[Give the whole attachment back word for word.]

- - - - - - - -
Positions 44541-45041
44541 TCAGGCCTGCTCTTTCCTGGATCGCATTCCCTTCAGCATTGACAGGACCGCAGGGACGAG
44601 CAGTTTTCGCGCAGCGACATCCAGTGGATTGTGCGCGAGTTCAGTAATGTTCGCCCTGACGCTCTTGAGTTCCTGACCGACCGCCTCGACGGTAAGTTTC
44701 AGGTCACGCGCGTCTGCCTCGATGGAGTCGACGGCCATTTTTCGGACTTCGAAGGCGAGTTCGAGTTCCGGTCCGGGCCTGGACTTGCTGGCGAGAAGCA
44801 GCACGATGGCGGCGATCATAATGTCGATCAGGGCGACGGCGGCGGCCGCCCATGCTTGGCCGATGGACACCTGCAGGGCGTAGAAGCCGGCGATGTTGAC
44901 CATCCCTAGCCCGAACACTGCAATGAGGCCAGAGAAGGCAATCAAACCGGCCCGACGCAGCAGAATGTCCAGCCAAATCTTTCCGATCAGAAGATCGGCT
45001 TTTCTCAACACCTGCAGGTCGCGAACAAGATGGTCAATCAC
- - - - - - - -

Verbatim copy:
Positions 44541-45041
44541 TCAGGCCTGCTCTTTCCTGGATCGCATTCCCTTCAGCATTGACAGGACCGCAGGGACGAG
44601 CAGTTTTCGCGCAGCGACATCCAGTGGATTGTGCGCGAGTTCAGTAATGTTCGCCCTGACGCTCTTGAGTTCCTGACCGACCGCCTCGACGGTAAGTTTC
44701 AGGTCACGCGCGTCTGCCTCGATGGAGTCGACGGCCATTTTTCGGACTTCGAAGGCGAGTTCGAGTTCCGGTCCGGGCCTGGACTTGCTGGCGAGAAGCA
44801 GCACGATGGCGGCGATCATAATGTCGATCAGGGCGACGGCGGCGGCCGCCCATGCTTGGCCGATGGACACCTGCAGGGCGTAGAAGCCGGCGATGTTGAC
44901 CATCCCTAGCCCGAACACTGCAATGAGGCCAGAGAAGGCAATCAAACCGGCCCGACGCAGCAGAATGTCCAGCCAAATCTTTCCGATCAGAAGATCGGCT
45001 TTTCTCAACACCTGCAGGTCGCGAACAAGATGGTCAATCAC